The latest series of showdowns are taking place against the backdrop of the highly provocative annual joint military exercises by the United States and South Korea, which engaged 300,000 military personnel in war drills during the final week of April. The drills simulate North Korean regime change and 'decapitation' of its political leadership on the border of the two Koreas. For numerous years, North Korea has insisted that it will suspend its nuclear weapons program and missile tests only when the U.S. and South Korea put a stop to these joint military exercises.
In order to de-escalate the situation and move beyond the crisis, both sides need to employ constructive language as a first means of engagement.
The United States needs to show serious intent by redirecting the USS Carl Vinson, the U.S. Navy's third Nimitz-class supercarrier, and the USS Michigan, away from the peninsula. Not only does the U.S. continue to feed the tension by deploying warships to the Korean peninsula, it also uses North Korea’s possible launch of ballistic missiles as a pretext for moving the THAAD anti-ballistic missile system to South Korea before the presidential elections in South Korea on May 9.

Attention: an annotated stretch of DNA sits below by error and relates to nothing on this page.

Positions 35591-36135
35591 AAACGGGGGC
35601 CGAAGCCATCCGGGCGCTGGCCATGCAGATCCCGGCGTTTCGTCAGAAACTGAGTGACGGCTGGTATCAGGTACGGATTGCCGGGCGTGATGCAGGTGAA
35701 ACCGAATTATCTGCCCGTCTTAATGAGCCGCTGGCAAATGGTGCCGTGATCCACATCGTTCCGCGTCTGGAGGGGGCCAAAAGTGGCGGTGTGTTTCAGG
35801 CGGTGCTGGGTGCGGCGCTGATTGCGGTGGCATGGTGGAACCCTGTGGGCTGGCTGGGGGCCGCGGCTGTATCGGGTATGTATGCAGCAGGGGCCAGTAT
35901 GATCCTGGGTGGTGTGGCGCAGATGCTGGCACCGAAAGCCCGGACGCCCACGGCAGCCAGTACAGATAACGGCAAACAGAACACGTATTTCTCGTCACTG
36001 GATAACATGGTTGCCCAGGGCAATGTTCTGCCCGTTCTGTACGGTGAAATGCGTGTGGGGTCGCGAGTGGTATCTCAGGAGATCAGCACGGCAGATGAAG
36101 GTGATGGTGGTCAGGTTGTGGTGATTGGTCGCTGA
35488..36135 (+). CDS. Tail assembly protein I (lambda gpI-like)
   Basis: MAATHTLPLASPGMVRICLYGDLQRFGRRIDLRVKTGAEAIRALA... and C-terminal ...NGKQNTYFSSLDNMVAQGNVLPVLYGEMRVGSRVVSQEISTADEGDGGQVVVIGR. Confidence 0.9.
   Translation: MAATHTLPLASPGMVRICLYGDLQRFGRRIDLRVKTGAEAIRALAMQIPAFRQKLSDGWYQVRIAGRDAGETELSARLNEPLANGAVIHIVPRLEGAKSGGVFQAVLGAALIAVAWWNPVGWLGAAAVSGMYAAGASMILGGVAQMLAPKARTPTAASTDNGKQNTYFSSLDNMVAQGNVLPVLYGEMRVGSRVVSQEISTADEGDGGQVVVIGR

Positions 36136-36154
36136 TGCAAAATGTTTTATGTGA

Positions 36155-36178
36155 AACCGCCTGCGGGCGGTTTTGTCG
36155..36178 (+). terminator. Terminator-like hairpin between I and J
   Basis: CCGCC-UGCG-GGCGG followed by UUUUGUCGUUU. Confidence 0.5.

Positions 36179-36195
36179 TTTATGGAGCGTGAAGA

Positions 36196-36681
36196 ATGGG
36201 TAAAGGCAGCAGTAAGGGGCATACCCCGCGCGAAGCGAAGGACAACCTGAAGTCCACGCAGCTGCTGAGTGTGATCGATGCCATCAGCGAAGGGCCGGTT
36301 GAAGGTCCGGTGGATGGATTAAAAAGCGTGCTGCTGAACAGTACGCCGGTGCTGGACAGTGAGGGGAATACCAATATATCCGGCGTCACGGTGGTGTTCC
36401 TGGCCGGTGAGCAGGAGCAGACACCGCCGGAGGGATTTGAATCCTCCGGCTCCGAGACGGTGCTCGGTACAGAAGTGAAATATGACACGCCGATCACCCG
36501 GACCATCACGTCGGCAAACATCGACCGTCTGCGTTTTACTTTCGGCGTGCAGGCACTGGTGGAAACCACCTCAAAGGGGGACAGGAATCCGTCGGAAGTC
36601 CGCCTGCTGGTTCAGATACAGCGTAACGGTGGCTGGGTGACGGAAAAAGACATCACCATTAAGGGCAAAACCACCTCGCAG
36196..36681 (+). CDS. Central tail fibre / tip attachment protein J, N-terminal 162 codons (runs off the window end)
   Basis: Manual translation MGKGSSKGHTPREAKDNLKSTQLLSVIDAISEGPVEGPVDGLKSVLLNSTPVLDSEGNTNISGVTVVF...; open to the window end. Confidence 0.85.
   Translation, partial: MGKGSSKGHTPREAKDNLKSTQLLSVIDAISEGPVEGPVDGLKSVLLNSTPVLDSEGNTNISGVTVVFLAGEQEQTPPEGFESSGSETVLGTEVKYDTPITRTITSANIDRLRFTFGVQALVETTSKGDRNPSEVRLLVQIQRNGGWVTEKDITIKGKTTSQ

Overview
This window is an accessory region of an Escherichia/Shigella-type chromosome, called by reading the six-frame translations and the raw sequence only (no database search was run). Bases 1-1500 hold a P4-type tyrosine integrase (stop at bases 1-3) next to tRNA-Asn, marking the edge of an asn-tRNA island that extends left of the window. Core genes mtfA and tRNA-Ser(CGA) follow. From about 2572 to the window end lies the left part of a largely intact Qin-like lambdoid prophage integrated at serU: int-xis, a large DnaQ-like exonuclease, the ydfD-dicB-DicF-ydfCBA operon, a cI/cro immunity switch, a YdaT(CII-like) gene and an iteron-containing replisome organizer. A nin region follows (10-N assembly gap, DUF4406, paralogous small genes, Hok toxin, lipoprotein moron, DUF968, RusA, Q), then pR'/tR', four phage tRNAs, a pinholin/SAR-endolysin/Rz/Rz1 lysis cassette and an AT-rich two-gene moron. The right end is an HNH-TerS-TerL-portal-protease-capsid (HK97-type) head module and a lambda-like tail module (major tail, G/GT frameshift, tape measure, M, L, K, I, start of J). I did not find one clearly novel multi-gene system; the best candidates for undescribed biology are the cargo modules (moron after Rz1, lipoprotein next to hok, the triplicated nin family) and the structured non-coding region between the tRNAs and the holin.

China is watching all of this. Chinese Foreign Minister Wang Yi recently stated, “THAAD is not a simple technical issue, but an out-and-out strategic one.” China sees the missile defense system and its radar, against which it has protested vehemently, as a direct violation of its national security interests.
U.S. Vice President Mike Pence said during his recent visit to South Korea that “the era of strategic patience is over” and that “all options remain on the table.” These remarks are akin to President George W. Bush’s use of the infamous and highly inflammatory term “axis of evil” to describe governments that his administration accused of sponsoring terrorism and seeking weapons of mass destruction.